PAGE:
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Residents of Kansas usually pronounce the name of the Arkansas river as "are KAN ziss". The state is always "ARE can saw" –  Joel Spolsky Aug 26 '10 at 18:32
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@Atømix: Americans know it, but the Arkansas River in Kansas is different. It's our Kansas River. (If that doesn't sound right, keep in mind that our generally sounds like are in mid-America.) –  mmyers Sep 1 '10 at 15:14
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It is all named after the Kanza indians, so it should all be pronounced ar-KAN-zas. (Full disclosure: I'm from Kansas.) –  John Gietzen Jun 7 '11 at 22:16
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Ubuntu |oǒ'boǒntoō|

I always thought it was oo-BUN-too.

(source)

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I live in a central African country where that word would be pronounced "oo-boon-hoo", with a silent T, if you can imagine that. –  Rosey28 Dec 15 '10 at 6:33
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Carotid. /kəˈrɒtɪd/ It is a big artery in the neck. Not sure where the stress goes, but it goes in an unnatural place.

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I think it's pronounced "cuh-RAW-tid." I originally thought it was "KAY-row-tid." –  kitukwfyer Aug 27 '10 at 20:21
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US: cuh-ROT-tid. Cuh-RAW-tid sounds British to me. –  moioci Sep 1 '10 at 3:10
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In RP (British English), it's also cuh-ROT-tid, not cuh-RAW-tid. Amusingly, RAW would seen to most RP speakers to be indicative of a drawl, which would seem decidedly American. –  wyatt Sep 26 '10 at 13:58
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I intuitively want to pronounce it as "carroted" which I suppose is what happens when you have just had a lot of carrots thrown at you. –  glenatron Nov 30 '10 at 23:19
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Two for me:

parsimony Brit. /ˈpɑːsᵻməni/ , U.S. /ˈpɑrsəˌmoʊni/

boatswain /ˈbəʊtsweɪn/ , usually /ˈbəʊs(ə)n/

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Antipodes /ænˈtɪpədiːz/

Apparently it's not pronounces anti-podes

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en.wiktionary.org/wiki/antipodes lists that as an acceptable alternative pronunciation. –  Potatoswatter Feb 6 '11 at 9:20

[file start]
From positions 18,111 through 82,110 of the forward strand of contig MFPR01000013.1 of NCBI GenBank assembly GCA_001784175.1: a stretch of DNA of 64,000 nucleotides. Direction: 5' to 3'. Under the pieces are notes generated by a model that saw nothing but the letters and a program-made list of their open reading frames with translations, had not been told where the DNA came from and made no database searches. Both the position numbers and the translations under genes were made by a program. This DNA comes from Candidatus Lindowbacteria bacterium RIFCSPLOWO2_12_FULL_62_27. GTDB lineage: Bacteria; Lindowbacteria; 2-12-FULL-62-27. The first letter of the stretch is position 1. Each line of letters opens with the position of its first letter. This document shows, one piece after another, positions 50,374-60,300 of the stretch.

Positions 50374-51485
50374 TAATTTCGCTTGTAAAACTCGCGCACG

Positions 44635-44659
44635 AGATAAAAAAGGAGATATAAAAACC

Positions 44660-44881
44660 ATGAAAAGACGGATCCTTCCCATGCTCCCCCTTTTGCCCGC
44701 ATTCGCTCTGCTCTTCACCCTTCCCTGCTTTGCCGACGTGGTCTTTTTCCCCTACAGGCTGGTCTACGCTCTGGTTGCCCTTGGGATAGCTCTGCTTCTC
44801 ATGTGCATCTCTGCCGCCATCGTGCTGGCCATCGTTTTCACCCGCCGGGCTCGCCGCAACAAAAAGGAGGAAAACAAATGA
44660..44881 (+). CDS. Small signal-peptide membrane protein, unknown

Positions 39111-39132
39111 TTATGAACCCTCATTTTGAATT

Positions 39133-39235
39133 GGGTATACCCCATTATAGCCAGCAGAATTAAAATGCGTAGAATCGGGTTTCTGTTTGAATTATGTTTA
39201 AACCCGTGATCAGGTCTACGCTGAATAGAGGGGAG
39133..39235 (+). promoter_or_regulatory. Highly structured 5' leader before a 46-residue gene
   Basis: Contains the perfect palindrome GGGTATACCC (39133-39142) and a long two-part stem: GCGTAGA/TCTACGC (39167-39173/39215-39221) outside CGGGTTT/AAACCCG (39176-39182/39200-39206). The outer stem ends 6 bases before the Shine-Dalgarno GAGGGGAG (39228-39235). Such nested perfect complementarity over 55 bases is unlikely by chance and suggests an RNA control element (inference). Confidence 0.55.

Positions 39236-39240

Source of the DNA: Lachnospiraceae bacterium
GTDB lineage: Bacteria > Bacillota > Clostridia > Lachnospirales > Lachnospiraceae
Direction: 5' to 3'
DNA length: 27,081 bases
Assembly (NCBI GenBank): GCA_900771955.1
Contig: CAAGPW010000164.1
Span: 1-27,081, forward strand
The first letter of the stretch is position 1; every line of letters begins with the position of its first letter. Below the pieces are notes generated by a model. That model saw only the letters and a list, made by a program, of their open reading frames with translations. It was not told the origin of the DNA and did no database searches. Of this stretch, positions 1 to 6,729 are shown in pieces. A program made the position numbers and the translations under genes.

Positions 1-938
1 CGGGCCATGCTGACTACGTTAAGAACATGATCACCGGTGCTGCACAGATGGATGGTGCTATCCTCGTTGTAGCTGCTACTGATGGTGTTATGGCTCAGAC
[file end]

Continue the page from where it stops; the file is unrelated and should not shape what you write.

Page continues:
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The British pronunciation of "vitamin" must have been based on someone reading it. Note that the word was invented by an American, and it's a contraction of "vital" and "amine", so it should have been pronounced "vai-tah-min" but British people read it as "vit-ah-min".

As it happens, the British pronunciation has actually gone into other languages, so e.g. Japanese has a word "bitamin" based on the British mistaken pronunciation.

"In 1912 Polish biochemist Kazimierz Funk isolated the same complex of micronutrients and proposed the complex be named "Vitamine" (a compound of "vital amine").[12] The name soon became synonymous with Hopkins' "accessory factors", and by the time it was shown that not all vitamins were amines, the word was already ubiquitous. In 1920, Jack Cecil Drummond proposed that the final "e" be dropped to deemphasize the "amine" reference, after researchers began to suspect that not all "vitamines" (particularly vitamin A) had an amine component."

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@cindi: don't give up! –  delete Sep 4 '10 at 0:41
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Several Japanese dictionaries state that the Japanese word “bitamin” came from the German word “Vitamin,” where the first vowel is short (rather than the said British pronunciation of “vitamin”). If you read Japanese, please check dic.yahoo.co.jp/… and dic.yahoo.co.jp/…. –  Tsuyoshi Ito Nov 22 '10 at 14:53
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Buoy. The number of people I meet who pronounce this boo-ee (instead of boy, as I pronounce it) staggers me. Is "buoyant" to be pronounced "boo-ee-ant" also?